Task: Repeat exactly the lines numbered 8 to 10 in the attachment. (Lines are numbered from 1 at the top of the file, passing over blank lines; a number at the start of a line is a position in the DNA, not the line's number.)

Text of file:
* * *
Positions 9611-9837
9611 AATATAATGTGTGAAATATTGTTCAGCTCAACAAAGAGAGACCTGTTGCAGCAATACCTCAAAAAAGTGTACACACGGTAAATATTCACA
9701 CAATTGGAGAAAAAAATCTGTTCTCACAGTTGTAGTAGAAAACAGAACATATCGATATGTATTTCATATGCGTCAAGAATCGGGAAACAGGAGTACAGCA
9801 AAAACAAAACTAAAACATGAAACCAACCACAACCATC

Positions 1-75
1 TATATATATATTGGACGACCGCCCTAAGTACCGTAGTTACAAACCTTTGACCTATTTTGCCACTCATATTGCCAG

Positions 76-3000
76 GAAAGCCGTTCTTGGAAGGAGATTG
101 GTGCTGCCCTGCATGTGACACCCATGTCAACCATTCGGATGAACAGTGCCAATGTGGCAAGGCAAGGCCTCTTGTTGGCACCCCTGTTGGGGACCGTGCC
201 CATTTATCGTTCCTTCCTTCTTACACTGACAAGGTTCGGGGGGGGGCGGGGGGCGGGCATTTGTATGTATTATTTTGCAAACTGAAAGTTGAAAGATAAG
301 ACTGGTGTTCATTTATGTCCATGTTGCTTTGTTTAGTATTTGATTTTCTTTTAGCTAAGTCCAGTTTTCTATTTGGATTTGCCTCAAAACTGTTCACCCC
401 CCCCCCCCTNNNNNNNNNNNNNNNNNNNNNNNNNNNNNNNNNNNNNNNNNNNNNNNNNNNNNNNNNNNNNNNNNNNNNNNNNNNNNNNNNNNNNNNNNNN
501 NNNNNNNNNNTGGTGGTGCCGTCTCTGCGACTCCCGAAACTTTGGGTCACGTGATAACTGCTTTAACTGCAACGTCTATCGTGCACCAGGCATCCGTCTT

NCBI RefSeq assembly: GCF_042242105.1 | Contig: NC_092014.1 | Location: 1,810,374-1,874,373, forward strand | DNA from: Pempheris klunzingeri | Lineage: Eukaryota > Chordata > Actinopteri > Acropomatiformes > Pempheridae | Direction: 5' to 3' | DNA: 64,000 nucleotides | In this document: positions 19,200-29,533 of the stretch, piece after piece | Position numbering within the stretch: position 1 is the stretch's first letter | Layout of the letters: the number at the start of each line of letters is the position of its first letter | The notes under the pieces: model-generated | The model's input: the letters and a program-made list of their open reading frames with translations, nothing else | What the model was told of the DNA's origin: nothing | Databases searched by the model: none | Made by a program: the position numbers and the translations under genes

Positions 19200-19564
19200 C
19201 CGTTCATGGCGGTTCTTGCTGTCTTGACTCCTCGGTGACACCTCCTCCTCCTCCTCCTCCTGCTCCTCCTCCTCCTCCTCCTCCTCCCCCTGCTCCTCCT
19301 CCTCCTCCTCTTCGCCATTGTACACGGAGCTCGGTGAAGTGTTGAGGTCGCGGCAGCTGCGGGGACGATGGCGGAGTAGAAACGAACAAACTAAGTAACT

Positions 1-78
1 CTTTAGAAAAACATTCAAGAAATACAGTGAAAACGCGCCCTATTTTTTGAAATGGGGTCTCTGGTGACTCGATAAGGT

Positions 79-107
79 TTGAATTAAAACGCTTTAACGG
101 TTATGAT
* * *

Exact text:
76 GAAAGCCGTTCTTGGAAGGAGATTG
101 GTGCTGCCCTGCATGTGACACCCATGTCAACCATTCGGATGAACAGTGCCAATGTGGCAAGGCAAGGCCTCTTGTTGGCACCCCTGTTGGGGACCGTGCC
201 CATTTATCGTTCCTTCCTTCTTACACTGACAAGGTTCGGGGGGGGGCGGGGGGCGGGCATTTGTATGTATTATTTTGCAAACTGAAAGTTGAAAGATAAG